With globalization and inexpensive airfares, the whole world is one the move, unintentionally trampling the great sites of the world. While most tourists visit spectacular locations, it is historic locations like the White Horse temple that seems to excite me. One can still find such venues that helps elevate the purpose of a traveler than that of a tourist.
In its quiet surroundings one can see the great burial mound of the two white horses that brought these Sutras. The beautiful statues of these horses are used as photo props by the local Chinese perhaps not comprehending the greatness of their own kings who saw the spiritual impact the arrival of the sutras had on their land.
I also spent another 20 minutes meditating near the mound of the Great master Gobhakarana Pandita. As an ethnic Indian, a descendent of Kaundnya Rishi, one of the great Indo-Aryan sages, these moments carried profound historic and spiritual weight for me.
In 1966 began the most destructive “Cultural Revolution” in China. Regarded as objects of “feudalism, capitalism, and revisionism,” the Buddhist temples, Taoist temples, Buddha statues, historical and scenic sites, calligraphy, paintings, and antiques became the main targets for destruction by the Red Guards.
Here are some notes from a party functionary’s diary
“There was a White Horse Temple production brigade near the temple. The Party branch secretary led peasants to smash the temple in the name of ‘revolution.’ The more than 1,000-year-old clay statues of the Eighteen Arhats built in the Liao Dynasty (A.D. 916–1125) were destroyed.“The Beiye scripture that an eminent Indian monk brought to China 2,000 years ago was burned. A rare treasure, the Jade Horse, was smashed to pieces.”
In 1973, Prince Norodom Sihanouk of Cambodia visited the temple. Cambodia was a communist ally of China and Prince Sihanouk was exiled to a palatial residence in Beijing. He was permitted to visit various parts of the country on a tour for propaganda purposes, to show to the outside world that all was normal within China. As an ardent Buddhist, Sihanouk expressed a wish to Premier Zhou Enlai to visit the White Horse Temple. This put the administration into a frenzy, since many parts of the Temple had been damaged during the Cultural Revolution in China and items were missing. Post haste, 2900 artifacts, which were in other palaces and museums within China, such as the Palace of Benevolent Tranquility on the western side of the Forbidden City and statues in the Arhat Hall (Luohan Tang) of the Temple of Azure Clouds (Biyun Si) in Beijing’s Fragrant Hills (Xiang Shan) were secretly shifted to the temple, and the White Horse Temple was fully restored. Interestingly, the shift of artifacts to this temple from other places was decreed as permanent by Premier Zhou Enlai, and not a loan, when the authorities of the palace and Azure temple wanted the artifacts to be returned to them.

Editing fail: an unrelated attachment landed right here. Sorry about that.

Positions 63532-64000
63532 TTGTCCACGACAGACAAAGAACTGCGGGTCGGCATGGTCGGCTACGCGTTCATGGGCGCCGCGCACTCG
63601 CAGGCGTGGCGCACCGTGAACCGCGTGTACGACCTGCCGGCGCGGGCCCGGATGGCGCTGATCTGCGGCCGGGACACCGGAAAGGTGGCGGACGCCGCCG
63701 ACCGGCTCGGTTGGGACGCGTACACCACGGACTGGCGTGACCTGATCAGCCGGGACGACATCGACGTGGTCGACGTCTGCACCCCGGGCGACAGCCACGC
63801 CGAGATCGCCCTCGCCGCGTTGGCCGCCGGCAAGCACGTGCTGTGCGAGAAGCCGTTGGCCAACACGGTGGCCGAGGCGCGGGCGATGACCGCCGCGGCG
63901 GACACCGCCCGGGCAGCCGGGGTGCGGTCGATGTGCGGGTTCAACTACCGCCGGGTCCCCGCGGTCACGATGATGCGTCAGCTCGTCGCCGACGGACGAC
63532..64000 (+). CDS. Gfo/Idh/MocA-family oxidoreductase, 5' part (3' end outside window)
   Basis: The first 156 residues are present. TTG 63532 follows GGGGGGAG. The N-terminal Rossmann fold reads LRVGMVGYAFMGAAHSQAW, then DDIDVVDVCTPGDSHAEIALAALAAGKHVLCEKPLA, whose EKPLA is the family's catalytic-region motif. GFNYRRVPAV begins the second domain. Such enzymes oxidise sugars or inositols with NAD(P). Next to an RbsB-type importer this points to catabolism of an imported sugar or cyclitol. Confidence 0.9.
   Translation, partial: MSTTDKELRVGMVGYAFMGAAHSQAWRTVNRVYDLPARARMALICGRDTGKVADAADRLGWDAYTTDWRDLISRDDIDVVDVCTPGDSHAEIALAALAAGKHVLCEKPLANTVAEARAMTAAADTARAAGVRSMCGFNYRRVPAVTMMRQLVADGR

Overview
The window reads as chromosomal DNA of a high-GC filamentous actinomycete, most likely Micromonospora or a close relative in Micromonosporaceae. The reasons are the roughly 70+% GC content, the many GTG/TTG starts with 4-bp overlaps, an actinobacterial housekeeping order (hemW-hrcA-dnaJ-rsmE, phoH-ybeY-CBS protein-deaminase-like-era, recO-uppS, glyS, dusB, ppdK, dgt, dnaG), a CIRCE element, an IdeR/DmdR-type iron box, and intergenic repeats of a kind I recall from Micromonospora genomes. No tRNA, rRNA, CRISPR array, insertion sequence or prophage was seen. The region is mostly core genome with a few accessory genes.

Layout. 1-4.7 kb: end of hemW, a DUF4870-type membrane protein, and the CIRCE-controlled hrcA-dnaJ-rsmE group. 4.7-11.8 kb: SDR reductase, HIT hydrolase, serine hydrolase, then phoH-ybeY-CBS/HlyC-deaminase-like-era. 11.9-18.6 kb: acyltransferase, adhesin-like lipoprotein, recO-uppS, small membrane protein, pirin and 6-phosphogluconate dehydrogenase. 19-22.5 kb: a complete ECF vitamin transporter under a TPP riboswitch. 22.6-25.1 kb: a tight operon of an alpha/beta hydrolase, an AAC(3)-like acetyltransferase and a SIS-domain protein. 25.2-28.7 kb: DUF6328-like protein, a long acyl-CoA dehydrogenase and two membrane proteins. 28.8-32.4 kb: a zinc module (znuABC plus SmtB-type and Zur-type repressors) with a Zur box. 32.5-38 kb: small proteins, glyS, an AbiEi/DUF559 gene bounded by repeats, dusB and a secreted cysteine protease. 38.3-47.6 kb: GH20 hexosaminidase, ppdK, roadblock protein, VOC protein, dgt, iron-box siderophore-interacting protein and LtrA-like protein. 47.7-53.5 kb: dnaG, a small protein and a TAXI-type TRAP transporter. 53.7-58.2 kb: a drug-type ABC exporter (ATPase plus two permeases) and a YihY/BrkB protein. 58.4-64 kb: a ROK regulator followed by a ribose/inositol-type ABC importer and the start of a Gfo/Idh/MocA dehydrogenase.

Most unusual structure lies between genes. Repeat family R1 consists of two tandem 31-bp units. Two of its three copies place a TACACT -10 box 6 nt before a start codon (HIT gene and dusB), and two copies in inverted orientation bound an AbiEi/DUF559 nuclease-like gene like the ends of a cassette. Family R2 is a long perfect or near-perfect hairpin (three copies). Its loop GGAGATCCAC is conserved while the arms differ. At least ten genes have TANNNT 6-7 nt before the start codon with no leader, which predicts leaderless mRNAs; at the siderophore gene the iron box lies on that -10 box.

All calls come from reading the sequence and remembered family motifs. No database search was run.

The symbolic importance of the temple to the ancient cultural relations between China and India was demonstrated when the Prime Minister of India P.V. Narasimha Rao visited the temple in 1993. A decade later, in 2003, Prime Minister Atal Bihari Vajpayee also visited the shrine.
To enhance the Buddhist cultural links between India and China, a Memorandum of Understanding (MOU) was signed on 11 April 2005 under which it was agreed that India would build an Indian Style Buddhist temple to the west side of the White Horse Temple .Under this agreement, India was to provide the architectural design, material for construction, the Buddha statue, landscaping and technical advice of architects and experts during construction. Chinese authorities were to allot land area of 28000 sq.ft for building the temple.
Following the MOU signed by India and China in 2005, a Buddhist shrine that is a close replica of Sanchi Stupa has been completed in 2008 within the precincts of the White Horse Temple, the first Buddhist temple in China that was also inspired by Buddhist saints from India in the 1st century AD. The architectural features of the new temple have closely recreated the Stupa at Sanchi. An image of Buddha has also been transported from India and deified in the new temple, which conforms to the Indian Buddhist tradition. The temple has been built over a land area donated by the Chinese Government. The shrine is a two-storied structure with circular walls on both floors. The circular walls inside the temple have been embellished with murals of scenes from the Jataka tales and the life of Buddha. The Buddha statue made in the pattern of the 5th century image of Buddha at Sarnath has been deified in the central congressional hall of the temple. The President of India, Pratibha Patil, inaugurated this temple on 27 May 2010.
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Hail O Kashyapa Matanga, hail O Gobhakarana Pandita!